FAQ’s – Course for Family Members and Partners

This is a new course for StopSO and not surprisingly some queries have arisen. Not all of the answers may be what you hope for, but we believe we are offering the best course we are able to at this point in time.

Why isn’t it free of charge?

  • There is no funding available for StopSO to subsidise the course.
  • There is a cost to writing the course, administration and delivery of the training.
  • The course is being offered at a very low cost.

What is the format of the course?

  • The stopso course is 3 x 3h sessions with between 8 – 12 participants
  • There is no pre-assessment but delegates are asked to self verify that their partner/family member has not been accused of grooming or contact offending
  • There is a lot of information provided in the sessions
  • Manual is yours to keep for reference
  • Allows time for discussion between participants

What is a contact offender?

For the purposes of our course:

  • we are excluding those whose partners have physically touched a child. So terminology such as sexual abuse, sexual assault and rape would be included here.
  • We are also excluding those who have been involved in webcam with a child or been involved in sexualised chat with a child. Or attempted to groom a child which may for example lead to meeting or further exploitation.
  • Internet offenders who have sexually offended by downloading images or videos of children are included. This is still a serious sexual offence but they have not ‘directly’ or physically assaulted a child (though in order to make the image, someone else has). It is considered that they have ‘indirectly’ offended. And it is often the case that they have no intention of ‘crossing over’ into contact offending. More will be explained in the course.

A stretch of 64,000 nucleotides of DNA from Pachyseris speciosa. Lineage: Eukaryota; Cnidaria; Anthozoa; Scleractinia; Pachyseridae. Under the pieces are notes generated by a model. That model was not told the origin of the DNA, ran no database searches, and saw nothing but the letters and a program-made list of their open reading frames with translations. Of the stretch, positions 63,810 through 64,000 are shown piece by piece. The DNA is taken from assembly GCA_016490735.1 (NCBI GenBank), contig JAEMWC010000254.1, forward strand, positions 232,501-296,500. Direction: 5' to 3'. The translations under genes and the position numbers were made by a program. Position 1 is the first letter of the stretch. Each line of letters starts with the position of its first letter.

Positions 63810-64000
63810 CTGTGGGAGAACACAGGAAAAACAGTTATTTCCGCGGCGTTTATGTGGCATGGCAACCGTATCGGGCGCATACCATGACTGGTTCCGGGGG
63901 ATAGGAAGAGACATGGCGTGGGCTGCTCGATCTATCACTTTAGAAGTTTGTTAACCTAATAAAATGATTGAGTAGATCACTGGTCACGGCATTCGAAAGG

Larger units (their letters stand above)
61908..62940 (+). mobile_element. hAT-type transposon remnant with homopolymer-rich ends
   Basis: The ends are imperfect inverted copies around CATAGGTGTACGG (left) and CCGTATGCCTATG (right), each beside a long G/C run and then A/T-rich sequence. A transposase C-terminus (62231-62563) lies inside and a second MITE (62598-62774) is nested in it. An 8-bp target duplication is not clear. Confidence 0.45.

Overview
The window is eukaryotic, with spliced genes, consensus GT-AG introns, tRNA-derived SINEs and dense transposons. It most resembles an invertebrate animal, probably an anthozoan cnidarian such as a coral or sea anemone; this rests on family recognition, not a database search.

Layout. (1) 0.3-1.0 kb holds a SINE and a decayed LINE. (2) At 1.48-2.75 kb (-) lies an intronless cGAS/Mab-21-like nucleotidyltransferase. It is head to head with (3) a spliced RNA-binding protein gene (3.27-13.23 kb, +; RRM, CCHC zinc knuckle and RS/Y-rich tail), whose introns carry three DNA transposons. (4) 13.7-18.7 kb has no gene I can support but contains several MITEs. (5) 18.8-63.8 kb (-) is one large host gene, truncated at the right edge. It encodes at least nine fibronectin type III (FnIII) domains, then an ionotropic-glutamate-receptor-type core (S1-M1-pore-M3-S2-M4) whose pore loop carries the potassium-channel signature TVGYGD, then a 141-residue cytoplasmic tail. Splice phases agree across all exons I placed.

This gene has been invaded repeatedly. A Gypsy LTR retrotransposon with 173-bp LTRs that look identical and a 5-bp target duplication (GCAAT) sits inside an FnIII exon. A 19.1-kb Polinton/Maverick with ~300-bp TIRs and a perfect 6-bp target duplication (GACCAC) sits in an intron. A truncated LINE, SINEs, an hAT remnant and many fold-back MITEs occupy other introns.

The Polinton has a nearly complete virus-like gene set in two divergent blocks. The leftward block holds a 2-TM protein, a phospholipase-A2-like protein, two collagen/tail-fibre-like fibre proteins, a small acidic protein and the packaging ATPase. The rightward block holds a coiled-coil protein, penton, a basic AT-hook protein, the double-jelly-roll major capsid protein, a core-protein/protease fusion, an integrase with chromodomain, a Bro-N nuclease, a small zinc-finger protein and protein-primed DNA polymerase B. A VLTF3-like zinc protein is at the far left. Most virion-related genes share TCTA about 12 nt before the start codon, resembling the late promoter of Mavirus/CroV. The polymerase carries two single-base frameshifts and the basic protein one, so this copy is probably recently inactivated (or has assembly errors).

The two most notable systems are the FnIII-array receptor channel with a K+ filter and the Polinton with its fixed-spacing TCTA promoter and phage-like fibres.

Why are contact offences excluded?

We understand the pain that partners and family members are suffering. However there are a number of reasons why we have decided not to run mixed groups. These include

  • The emotional burden of discussing contact child sex abuse, perpetrated directly by the family member is best done one-to one or in very small and pre-assessed groups. The format of this course is not suitable.
  • Participants commonly want to know ‘why’ and the course discusses this. The offence cycle, motivation and personality, for contact offenders usually differs to that for internet offenders. To keep within the time allowed and to remain relevant to each participant would be difficult.
  • The consequences of the offence are far more serious to everybody involved. The involvement and response of Children’s Services, the CJS and the sentencing guidelines differ greatly. Each case is very much unique and it would not be possible to generalise.
  • There could be a risk involved in discussing ‘ongoing’ cases, especially where the plea may be ‘not guilty’. Participants may share more than is wise and StopSO cannot maintain confidentiality where child safety is at risk (with internet offences, the evidence is available on the devices and pleading guilty is the norm.).
  • Participants may also find that they are conflicted by what they have heard and this may cause issues that we are unable to manage.